How have your prescribed text and at least ONE other related text of your own choosing presented the impact of rediscovery?
An emotionally confronting and provocative discovery serves as a catalyst for an individual to rediscover. This catalyst can lead an individual to be introspective, which leads to the re-evaluation of lost or forgotten memories and experiences. Shakespeare’s ‘The Tempest’ explores the way the protagonist Prospero rekindles his desire for vengeance when talking of his past, and leads him on a journey of discovery towards the values of compassion and reconciliation (virtuous). George Orwell’s ‘Shooting an Elephant’ represents the ways new perspectives about the familiar shape ones identity even when faced by conflicting and controlling cultural forces.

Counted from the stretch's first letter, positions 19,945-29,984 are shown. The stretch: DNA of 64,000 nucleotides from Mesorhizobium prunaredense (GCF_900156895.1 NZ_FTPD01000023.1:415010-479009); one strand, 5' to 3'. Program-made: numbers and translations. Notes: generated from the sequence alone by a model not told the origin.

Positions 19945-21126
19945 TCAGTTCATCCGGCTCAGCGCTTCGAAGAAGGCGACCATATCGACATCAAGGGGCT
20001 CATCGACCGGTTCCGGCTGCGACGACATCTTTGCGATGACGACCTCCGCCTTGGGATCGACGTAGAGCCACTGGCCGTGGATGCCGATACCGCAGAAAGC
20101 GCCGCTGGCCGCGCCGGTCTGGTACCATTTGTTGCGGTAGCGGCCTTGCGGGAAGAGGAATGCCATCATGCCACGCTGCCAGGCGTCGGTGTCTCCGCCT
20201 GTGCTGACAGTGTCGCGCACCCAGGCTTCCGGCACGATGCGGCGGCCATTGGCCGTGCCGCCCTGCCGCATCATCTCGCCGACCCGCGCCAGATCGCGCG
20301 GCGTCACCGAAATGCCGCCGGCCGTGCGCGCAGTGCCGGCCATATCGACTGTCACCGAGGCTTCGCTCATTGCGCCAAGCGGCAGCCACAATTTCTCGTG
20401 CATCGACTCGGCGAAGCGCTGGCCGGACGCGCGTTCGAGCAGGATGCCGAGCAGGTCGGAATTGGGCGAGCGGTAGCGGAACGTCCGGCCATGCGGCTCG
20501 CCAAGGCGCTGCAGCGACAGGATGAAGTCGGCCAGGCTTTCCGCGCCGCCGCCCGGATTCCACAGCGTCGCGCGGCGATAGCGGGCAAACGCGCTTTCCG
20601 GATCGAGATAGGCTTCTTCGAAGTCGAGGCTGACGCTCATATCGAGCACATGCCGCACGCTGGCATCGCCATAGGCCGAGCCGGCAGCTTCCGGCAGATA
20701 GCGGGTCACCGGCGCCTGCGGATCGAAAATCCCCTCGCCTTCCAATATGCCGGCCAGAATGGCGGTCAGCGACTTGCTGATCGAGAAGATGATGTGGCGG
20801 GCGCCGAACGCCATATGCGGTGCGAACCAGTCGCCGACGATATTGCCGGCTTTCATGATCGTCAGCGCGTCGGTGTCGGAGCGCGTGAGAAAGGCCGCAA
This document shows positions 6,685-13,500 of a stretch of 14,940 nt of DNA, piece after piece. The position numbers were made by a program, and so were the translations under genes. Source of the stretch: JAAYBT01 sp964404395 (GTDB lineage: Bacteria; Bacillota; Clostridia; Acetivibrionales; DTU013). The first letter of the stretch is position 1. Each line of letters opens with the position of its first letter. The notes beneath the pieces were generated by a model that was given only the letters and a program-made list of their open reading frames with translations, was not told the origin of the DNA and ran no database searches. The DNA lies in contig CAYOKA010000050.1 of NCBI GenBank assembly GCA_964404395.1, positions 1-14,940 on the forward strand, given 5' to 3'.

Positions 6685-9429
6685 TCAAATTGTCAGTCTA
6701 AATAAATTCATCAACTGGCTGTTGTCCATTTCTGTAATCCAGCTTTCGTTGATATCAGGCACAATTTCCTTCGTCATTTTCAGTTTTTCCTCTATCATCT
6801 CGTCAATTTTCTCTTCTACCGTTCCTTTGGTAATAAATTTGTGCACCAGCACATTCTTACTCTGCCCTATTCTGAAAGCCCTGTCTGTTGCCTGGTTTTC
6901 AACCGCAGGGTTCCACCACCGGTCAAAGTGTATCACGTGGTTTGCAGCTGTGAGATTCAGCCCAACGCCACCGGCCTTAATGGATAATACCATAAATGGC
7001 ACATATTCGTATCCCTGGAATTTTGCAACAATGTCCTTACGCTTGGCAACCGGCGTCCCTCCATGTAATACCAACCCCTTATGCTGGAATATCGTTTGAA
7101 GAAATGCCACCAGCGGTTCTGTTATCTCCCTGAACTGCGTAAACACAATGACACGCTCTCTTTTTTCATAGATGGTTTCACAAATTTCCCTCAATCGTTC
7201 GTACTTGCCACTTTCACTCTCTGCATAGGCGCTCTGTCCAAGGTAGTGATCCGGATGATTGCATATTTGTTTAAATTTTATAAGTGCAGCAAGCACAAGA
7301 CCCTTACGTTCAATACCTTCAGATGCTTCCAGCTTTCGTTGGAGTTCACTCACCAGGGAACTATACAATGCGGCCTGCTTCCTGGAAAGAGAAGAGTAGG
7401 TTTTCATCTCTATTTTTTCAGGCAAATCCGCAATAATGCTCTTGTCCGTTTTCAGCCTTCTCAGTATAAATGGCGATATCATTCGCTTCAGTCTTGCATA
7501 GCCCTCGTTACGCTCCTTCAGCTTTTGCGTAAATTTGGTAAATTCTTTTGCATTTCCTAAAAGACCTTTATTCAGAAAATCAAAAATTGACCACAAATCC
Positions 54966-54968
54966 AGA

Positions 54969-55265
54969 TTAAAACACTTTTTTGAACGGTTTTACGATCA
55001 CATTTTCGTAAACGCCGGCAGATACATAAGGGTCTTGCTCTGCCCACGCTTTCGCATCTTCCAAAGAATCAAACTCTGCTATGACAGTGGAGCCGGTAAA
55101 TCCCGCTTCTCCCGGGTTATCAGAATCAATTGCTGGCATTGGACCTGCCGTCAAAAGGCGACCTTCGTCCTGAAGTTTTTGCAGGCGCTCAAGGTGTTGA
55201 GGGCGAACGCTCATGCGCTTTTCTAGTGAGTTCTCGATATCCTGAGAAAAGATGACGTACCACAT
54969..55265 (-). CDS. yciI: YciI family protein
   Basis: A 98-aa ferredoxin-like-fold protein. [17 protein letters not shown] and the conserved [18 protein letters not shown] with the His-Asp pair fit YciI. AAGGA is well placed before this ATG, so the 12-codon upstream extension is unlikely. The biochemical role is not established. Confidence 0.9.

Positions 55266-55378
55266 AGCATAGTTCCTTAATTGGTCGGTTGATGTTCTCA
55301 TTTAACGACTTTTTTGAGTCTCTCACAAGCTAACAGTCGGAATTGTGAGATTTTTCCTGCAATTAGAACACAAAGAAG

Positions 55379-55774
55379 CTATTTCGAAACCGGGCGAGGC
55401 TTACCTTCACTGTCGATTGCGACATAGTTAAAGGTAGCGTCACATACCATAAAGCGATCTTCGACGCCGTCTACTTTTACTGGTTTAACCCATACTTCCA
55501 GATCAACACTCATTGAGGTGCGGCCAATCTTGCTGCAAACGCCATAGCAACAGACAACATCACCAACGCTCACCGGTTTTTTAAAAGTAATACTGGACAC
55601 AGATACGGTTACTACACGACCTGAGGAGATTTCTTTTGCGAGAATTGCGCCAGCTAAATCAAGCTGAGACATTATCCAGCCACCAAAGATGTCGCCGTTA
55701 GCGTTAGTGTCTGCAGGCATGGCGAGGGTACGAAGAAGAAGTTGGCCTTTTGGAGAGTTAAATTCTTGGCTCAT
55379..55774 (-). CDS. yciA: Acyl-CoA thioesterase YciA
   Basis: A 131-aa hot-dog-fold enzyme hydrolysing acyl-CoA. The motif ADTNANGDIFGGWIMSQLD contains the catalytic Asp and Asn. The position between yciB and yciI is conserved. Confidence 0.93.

A discovery of new ways of thinking about politics, morality and society reflects the importance of values such as inquiry, humility, compassion and reconciliation. Shakespeare was writing in a period of new discoveries and uncertainties: challenges to traditional ways of thinking through the rediscovery of the Ancient Greek and Roman literature, philosophy and fascination with the human body and mind. He also connects authentically to the age of exploration and Montaigne’s ‘noble savage’, through the sea voyage and Caliban respectively. Shakespeare extols the humanist virtue of ‘philanthropia’ – love of humanity. His villains are always are individualists, motivated primarily by egotism. This is also seen through Prospero as he epitomises Renaissance Christian Humanist thought: ‘Yet with my nobler reason ‘gainst my fury do I take.’ This influences the discoveries made in the play by most of them happening in a way that is transformative for every character. The Tempest is a hybrid mix of revenge tragedy, comedy and romance, which reflects the complexity of the human condition, and the five acts are subverted into rediscovery (I), new and provocative discoveries from different perspectives (II), challenging discoveries (III), journey to self-discovery (IV), self-discovery and transformation (V). However, there is no closure as Prospero admits that he needs to remind himself not to succumb to his passions, Antonio is unrepentant and Caliban is questionably chastened and contrite – ‘I’ll be wise hereafter/and seek for grace.’